In a movie that I watched recently, I heard-

  • for aught I know,
  • for aught I care.

I work with a lot of native speakers, and they all told me it's not in formal or informal usage anymore.

What's the ground reality?

  • 4
    All gone. Trust what native speakers tell you. I would only ever use it in the old-fashioned name "noughts and crosses" for tic-tac-toe (if that counts).
    – Greg Lee
    Commented Jan 30, 2015 at 17:23
  • 3
    Are you sure what you heard in the movie wasn’t the very common expression for all I know/care? Commented Jan 30, 2015 at 18:26
  • 16
    I, for one, would like to know the movie this quote is taken from. You ought to tell us what it is cough. Commented Jan 30, 2015 at 18:28
  • 4
    @Greg Lee: I think that depends on which population of native speakers you're asking. Urban, especially inner-city, almost certainly not. Rural areas, or educated speakers, it's still used/understood. (And ought/aught, as in the 30.06 rifle cartridge, is a different word.)
    – jamesqf
    Commented Jan 30, 2015 at 18:55
  • 1
    "Nought" is still very common in British English (or at least in the south, where I'm from.) I'm not sure I've ever seen it spelled "naught" though. And I've never heard "aught".
    – GMA
    Commented Jan 30, 2015 at 20:02

10 Answers 10


Yes, it survived, but it is commonly spelled owt.

The original spelling of aught, meaning anything, as used in the OP's question, is archaic, (Dictionaries: Oxford, Chambers).

An alternative meaning is "zero" (derived from nought.) This meaning is used when naming rifle cartridge sizes, and in Norfolk. citation needed, and see @WS2 's answer.

Both meanings under discussion (anything and zero) are alternatively spelled ought. (Oxford dictionary: ought-3 aught-2. Not in Chambers)

It remains current in Northern English with the newer, apparently 19th century, spelling of owt (Again in Oxford but not Chambers.) There it retains the meaning of "anything", opposite of nowt ("nothing".) As you can imagine, the pronunciation is slightly different.

For example, you'll find it in the so-called Yorkshire motto:

"‘Ear all, see all, say nowt. Eat all, sup all, pay nowt.
And if ever thou does owt fer nowt – allus do it fer thissen"
BBC America

You can hear it used regularly on British drama series such as Coronation Street and Emmerdale, and the long-running sitcom Last of the Summer Wine (thanks @Pharap ) though I'll leave it to others to source quotations for you, but you can infer that it is understood by their audiences of millions of native speakers.

Here, Yorkshire poet Ian McMillan uses owt in a 2014 article in a regional newspaper. You can see by the way he uses it that Northern dialect is more often spoken and informal. ''Grappling to get to grips with an alien language'' by Ian McMillan

Update: According to the Dictionary of the Scots Language (DSL), there are also current Scots, Scottish English and Orcadian versions of aught (anything): ocht, ochts, oucht, owt, och. DSL has several quotations from the 20th century and earlier. Surprisingly to me, it lists four further meanings listed: a somebody, either, any, somewhat.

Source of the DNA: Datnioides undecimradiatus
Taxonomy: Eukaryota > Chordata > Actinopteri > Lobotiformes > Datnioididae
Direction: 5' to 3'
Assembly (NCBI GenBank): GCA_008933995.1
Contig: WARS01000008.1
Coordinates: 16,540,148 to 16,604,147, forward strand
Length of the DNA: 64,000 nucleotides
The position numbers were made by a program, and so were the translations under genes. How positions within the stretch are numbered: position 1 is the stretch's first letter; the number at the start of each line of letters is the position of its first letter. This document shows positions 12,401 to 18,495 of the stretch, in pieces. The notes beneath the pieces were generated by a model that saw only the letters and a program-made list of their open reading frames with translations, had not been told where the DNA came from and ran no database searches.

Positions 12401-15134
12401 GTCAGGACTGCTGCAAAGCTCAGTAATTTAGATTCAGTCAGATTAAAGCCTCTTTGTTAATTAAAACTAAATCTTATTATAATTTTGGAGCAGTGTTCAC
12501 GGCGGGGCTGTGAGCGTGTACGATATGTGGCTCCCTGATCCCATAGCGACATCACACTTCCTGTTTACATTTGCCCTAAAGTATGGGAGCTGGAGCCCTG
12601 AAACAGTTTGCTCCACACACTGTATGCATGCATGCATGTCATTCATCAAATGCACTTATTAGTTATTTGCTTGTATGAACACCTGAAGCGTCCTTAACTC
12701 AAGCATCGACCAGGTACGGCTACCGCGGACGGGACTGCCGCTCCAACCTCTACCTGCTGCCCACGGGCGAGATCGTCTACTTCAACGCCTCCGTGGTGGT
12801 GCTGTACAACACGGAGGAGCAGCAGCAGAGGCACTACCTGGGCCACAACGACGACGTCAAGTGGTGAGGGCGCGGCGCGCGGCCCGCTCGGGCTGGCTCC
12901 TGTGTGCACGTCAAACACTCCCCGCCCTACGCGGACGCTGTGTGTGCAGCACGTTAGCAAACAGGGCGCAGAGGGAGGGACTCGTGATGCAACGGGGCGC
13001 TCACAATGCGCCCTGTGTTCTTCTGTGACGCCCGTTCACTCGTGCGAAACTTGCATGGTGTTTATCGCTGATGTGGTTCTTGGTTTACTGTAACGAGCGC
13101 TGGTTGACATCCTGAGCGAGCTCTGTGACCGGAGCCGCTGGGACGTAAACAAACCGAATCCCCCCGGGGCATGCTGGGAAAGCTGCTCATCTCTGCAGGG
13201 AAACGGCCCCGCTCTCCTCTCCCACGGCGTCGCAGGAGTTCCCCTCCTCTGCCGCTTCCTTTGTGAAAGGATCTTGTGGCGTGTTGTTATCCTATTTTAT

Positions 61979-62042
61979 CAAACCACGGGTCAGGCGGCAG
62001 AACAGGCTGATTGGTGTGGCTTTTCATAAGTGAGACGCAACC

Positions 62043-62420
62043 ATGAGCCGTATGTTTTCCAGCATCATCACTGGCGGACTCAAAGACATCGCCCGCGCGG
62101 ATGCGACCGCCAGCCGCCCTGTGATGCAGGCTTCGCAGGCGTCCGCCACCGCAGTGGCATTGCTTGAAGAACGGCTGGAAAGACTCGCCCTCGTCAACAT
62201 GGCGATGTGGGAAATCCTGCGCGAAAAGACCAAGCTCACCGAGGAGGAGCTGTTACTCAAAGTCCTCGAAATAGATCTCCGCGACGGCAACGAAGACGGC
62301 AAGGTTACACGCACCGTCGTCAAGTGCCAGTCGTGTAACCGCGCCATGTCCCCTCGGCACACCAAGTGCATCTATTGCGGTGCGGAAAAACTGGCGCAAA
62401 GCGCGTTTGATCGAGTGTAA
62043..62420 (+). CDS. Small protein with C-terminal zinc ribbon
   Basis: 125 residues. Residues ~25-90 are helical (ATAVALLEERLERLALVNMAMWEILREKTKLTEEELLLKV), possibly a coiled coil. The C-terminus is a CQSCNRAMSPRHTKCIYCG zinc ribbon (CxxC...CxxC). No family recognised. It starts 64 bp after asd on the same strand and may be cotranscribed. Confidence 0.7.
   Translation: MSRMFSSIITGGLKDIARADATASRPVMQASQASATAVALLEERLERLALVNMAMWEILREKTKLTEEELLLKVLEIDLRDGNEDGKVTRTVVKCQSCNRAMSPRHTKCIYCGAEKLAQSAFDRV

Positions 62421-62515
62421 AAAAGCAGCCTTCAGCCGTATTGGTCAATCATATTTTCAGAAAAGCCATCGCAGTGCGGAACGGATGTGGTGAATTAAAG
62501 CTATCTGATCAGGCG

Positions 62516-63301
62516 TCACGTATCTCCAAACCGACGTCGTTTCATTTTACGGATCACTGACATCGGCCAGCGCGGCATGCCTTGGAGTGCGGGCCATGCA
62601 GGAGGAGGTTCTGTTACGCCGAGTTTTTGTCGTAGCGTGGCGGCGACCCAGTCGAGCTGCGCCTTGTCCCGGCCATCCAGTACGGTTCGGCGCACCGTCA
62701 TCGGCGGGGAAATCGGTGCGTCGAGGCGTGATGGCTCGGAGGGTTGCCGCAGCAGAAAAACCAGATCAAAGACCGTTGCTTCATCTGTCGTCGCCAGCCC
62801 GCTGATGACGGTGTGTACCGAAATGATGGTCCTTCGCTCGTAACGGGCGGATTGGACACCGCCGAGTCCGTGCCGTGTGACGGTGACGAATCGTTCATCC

Second update Chambers and Oxford dictionaries trace the "anything" meaning of aught / owt to Old English awiht meaning "any person." (Bosworth-Toller Anglo-Saxon Dictionary entry)

I have added above that the alternative spelling of ought means both "zero" and "anything".

  • 2
    +1 There's nowt like a good brew, lad. You may also want to mention Last Of The Summer Wine, considering its probably the longest running sitcom to be set in Yorkshire.
    – Pharap
    Commented Jan 31, 2015 at 19:11
  • 1
    Excellent answer +1 But though this may well be the position north of a line drawn from the Severn to the Wash, as I explain in my answer concerning Norfolk, the position is quite different in the south of England.
    – WS2
    Commented Jan 31, 2015 at 21:41
  • 1
    @Qsigma No, I don't think there is. At least I can't think of one.
    – WS2
    Commented Feb 1, 2015 at 17:01
  • 1
    Out of all the spellings you provide, no mention of "ought"? That's the only one I've seen, other than "aught". That said, I'm from Australia. "Owt" looks so weird. Commented Feb 1, 2015 at 22:41
  • 1
    I live in Maine, and we do occasionally use aught else to mean nothing else: "He was standing in the driveway, shoveling snow in his socks and aught else. He had aught else to say in his own defense." I don't think I've seen it written thus, but it's part of our local dialect.
    – Kit Z. Fox
    Commented Feb 3, 2015 at 0:33

The ground reality is that a few well educated speakers will understand what this word means, most native speakers will be able to correctly guess the word's meaning from context, but very few people will ever actually use it in formal or informal speech.

However, "for naught" appears in the idiom: "It was all for naught", which is more commonly used.

  • 2
    "Nought" is still used in British English, it's more or less interchangeable with "zero". I'm not sure I've ever seen it spelled as "naught" though.